I sometimes tutor high school math, and as anyone who has done this knows, a common question is ‘But when will I ever need to use blank?’. This came up last year, where the blank was trigonometry.
When will I ever need to use trigonometry? It’s a legitimate question. As an instructor, you could explain how it’s a foundation of mathematics, or how you’ll need to understand it for any career in science or math, or so on… (They’re both true, and are probably close to what I said, but neither are an answer that your student is likely to care much about.) Think about it: what practical problem, in day-to-day life, have you solved by applying trigonometry? (Comment if you have a good one!)
So, when I was backcountry skiing last winter and my friend Erik and I actually applied trigonometry to decide if it was safe to ski a certain slope, we were proud.
It’s generally accepted that if a slope is 30 degrees or less, it’s probably not steep enough to avalanche. Slopes around 40-55 degrees are the most dangerous. We were about to cross a slope, but we weren’t really prepared to be in avalanche terrain: we didn’t have our beacons, probes, and shovels. In short, we wanted to avoid avalanche terrain by staying off slopes that were 30 degrees or greater.
We didn’t have a slope meter, but we did know trigonometry. If we could make a right triangle where one of the legs (i.e., sides not opposite the right angle) was double the length of the other leg, the slope of the opposite side (the hypotenuse) would be less than 30 degrees. (We did need a calculator to figure out exactly what that angle would be.) What could we use to make the two legs? Ski poles!
Here’s how it works. Plant your first pole vertically, and try to make a 90 degree angle with the second pole beginning halfway down the vertical pole. If the tip of the horizontal pole touches when the poles are at 90 degrees with one another, you’re on a roughly 26 degree slope (Figure 1). If you can’t make a 90 degree angle because the horizontal pole hits the slope too high, the slope is steeper than 26 degrees (Figure 2). If you can make an angle smaller than 90 degrees before the tip of the horizontal pole hits the snow, the slope is less than 26 degrees (Figure 3).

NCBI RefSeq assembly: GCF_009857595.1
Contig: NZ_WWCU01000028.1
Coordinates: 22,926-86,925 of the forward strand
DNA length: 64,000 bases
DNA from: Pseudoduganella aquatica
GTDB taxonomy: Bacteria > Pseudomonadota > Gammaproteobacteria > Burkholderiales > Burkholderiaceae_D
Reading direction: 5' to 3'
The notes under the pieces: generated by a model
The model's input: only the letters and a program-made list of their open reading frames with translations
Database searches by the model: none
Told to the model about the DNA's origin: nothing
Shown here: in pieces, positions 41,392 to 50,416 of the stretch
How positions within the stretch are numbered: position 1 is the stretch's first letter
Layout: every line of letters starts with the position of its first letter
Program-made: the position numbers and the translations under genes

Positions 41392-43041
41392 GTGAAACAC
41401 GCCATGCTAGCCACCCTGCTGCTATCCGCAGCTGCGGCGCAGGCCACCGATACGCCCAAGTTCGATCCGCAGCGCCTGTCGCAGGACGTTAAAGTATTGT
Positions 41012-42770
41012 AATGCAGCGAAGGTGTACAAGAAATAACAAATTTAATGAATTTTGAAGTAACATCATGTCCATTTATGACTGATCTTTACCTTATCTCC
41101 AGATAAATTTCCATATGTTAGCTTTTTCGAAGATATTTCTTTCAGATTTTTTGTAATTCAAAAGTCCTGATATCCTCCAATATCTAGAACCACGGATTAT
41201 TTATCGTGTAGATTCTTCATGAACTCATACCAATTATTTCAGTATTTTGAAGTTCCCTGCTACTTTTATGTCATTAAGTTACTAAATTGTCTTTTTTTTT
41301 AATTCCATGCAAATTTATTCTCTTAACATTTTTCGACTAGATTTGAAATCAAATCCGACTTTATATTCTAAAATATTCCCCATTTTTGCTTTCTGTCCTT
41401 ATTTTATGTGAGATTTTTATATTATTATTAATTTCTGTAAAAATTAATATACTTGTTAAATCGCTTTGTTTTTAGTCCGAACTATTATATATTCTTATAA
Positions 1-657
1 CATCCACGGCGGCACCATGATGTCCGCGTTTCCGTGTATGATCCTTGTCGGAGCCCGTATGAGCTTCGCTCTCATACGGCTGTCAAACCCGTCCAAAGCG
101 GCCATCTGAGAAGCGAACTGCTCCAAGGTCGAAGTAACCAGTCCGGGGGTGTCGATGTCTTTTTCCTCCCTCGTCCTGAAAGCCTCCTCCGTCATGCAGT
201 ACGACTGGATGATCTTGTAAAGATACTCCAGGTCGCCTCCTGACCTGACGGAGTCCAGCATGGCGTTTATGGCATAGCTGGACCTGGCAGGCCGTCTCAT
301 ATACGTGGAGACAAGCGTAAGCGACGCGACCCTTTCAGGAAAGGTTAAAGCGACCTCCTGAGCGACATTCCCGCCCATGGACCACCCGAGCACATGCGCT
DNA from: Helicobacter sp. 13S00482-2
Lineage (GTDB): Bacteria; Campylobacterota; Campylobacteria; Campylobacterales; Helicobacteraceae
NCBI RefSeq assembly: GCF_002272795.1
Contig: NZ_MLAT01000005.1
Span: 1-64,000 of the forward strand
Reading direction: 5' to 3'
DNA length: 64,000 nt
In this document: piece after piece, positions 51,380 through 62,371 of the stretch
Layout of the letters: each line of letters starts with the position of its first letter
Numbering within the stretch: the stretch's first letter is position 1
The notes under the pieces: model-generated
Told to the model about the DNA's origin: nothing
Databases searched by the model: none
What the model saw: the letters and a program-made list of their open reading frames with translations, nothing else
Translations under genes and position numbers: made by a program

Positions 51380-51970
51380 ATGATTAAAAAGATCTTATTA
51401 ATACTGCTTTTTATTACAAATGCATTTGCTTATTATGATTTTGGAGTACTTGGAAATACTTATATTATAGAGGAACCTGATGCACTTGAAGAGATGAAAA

The rule-of-thumb is this: If the poles can form a right triangle with the horizontal pole exactly halfway down the vertical pole, and with the slope as the hypotenuse, the slope is less than 30 degrees and you are probably safe. This is the situation depicted in Figures 1 and 3. If you can’t form the 90 degree angle because the slope is too steep, as in Figure 2, you’re in possible avalanche terrain so make sure you know what you’re doing!
Finally, you can also use this trick to identify a 45 degree slope (which is absolutely in avalanche terrain). To do that, this time place the horizontal pole at the top of the vertical pole rather than halfway down. If the tip of the horizontal pole just touches the slope when you have a 90 degree angle between the poles, the slope is just about 45 degrees (Figure 4). If it doesn’t touch, it’s less than 45 degrees. If you can’t make a 90 degree angle because the second pole hits the slope too high, you’re on some steep stuff!
There you have it: a field application of trigonometry. We’re not the first ones to figure this out — I’ve since heard that the Norwegians have been doing this forever. It’s a neat trick.
And of course, there is a lot more to avalanche safety than this. This is a basic rule, but by no means definitive. Be scared of avalanches, and don’t assume that if a slope is less than 30 degrees it can’t slide. If you’re planning to travel in avalanche country take a class, check the avalanche reports, and if you’re not scared of avalanches, watch some videos.
More photos from this trip.